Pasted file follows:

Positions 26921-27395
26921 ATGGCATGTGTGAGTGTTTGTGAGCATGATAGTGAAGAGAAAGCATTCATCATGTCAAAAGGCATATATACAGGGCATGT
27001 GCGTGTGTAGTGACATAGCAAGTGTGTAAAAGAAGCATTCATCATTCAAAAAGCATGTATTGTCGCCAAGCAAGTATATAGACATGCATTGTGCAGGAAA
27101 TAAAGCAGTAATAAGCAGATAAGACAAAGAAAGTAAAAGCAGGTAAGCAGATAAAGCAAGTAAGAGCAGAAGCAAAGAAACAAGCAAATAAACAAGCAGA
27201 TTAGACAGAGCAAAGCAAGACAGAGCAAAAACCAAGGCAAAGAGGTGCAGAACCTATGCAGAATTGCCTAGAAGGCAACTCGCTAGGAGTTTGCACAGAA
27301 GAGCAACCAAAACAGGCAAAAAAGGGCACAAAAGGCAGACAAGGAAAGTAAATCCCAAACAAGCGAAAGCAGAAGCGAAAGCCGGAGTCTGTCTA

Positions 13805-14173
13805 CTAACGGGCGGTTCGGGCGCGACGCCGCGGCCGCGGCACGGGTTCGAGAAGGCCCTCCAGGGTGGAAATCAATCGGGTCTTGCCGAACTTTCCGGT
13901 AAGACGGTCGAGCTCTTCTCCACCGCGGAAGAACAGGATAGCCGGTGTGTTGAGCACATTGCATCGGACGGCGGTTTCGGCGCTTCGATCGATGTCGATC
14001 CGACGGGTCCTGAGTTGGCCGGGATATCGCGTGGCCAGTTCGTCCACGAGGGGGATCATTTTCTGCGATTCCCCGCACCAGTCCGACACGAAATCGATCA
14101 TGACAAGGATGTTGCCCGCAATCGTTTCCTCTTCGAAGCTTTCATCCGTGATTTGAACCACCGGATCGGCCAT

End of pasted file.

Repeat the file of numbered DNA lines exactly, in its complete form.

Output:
Positions 26921-27395
26921 ATGGCATGTGTGAGTGTTTGTGAGCATGATAGTGAAGAGAAAGCATTCATCATGTCAAAAGGCATATATACAGGGCATGT
27001 GCGTGTGTAGTGACATAGCAAGTGTGTAAAAGAAGCATTCATCATTCAAAAAGCATGTATTGTCGCCAAGCAAGTATATAGACATGCATTGTGCAGGAAA
27101 TAAAGCAGTAATAAGCAGATAAGACAAAGAAAGTAAAAGCAGGTAAGCAGATAAAGCAAGTAAGAGCAGAAGCAAAGAAACAAGCAAATAAACAAGCAGA
27201 TTAGACAGAGCAAAGCAAGACAGAGCAAAAACCAAGGCAAAGAGGTGCAGAACCTATGCAGAATTGCCTAGAAGGCAACTCGCTAGGAGTTTGCACAGAA
27301 GAGCAACCAAAACAGGCAAAAAAGGGCACAAAAGGCAGACAAGGAAAGTAAATCCCAAACAAGCGAAAGCAGAAGCGAAAGCCGGAGTCTGTCTA

Positions 13805-14173
13805 CTAACGGGCGGTTCGGGCGCGACGCCGCGGCCGCGGCACGGGTTCGAGAAGGCCCTCCAGGGTGGAAATCAATCGGGTCTTGCCGAACTTTCCGGT
13901 AAGACGGTCGAGCTCTTCTCCACCGCGGAAGAACAGGATAGCCGGTGTGTTGAGCACATTGCATCGGACGGCGGTTTCGGCGCTTCGATCGATGTCGATC
14001 CGACGGGTCCTGAGTTGGCCGGGATATCGCGTGGCCAGTTCGTCCACGAGGGGGATCATTTTCTGCGATTCCCCGCACCAGTCCGACACGAAATCGATCA
14101 TGACAAGGATGTTGCCCGCAATCGTTTCCTCTTCGAAGCTTTCATCCGTGATTTGAACCACCGGATCGGCCAT